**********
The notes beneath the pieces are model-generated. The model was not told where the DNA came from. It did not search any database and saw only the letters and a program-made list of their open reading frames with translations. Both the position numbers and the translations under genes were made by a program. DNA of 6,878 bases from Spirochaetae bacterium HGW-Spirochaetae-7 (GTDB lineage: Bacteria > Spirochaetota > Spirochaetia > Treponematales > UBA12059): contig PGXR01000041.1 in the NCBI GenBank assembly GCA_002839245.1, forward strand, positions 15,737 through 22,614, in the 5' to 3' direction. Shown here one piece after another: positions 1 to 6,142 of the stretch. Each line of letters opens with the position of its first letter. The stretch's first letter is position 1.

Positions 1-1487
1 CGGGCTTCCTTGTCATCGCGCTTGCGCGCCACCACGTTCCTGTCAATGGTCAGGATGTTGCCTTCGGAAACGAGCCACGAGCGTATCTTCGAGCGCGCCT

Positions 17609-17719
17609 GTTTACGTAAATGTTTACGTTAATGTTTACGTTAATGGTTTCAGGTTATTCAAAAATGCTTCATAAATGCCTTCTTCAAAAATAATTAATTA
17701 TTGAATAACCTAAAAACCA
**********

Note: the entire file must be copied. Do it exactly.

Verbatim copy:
The notes beneath the pieces are model-generated. The model was not told where the DNA came from. It did not search any database and saw only the letters and a program-made list of their open reading frames with translations. Both the position numbers and the translations under genes were made by a program. DNA of 6,878 bases from Spirochaetae bacterium HGW-Spirochaetae-7 (GTDB lineage: Bacteria > Spirochaetota > Spirochaetia > Treponematales > UBA12059): contig PGXR01000041.1 in the NCBI GenBank assembly GCA_002839245.1, forward strand, positions 15,737 through 22,614, in the 5' to 3' direction. Shown here one piece after another: positions 1 to 6,142 of the stretch. Each line of letters opens with the position of its first letter. The stretch's first letter is position 1.

Positions 1-1487
1 CGGGCTTCCTTGTCATCGCGCTTGCGCGCCACCACGTTCCTGTCAATGGTCAGGATGTTGCCTTCGGAAACGAGCCACGAGCGTATCTTCGAGCGCGCCT

Positions 17609-17719
17609 GTTTACGTAAATGTTTACGTTAATGTTTACGTTAATGGTTTCAGGTTATTCAAAAATGCTTCATAAATGCCTTCTTCAAAAATAATTAATTA
17701 TTGAATAACCTAAAAACCA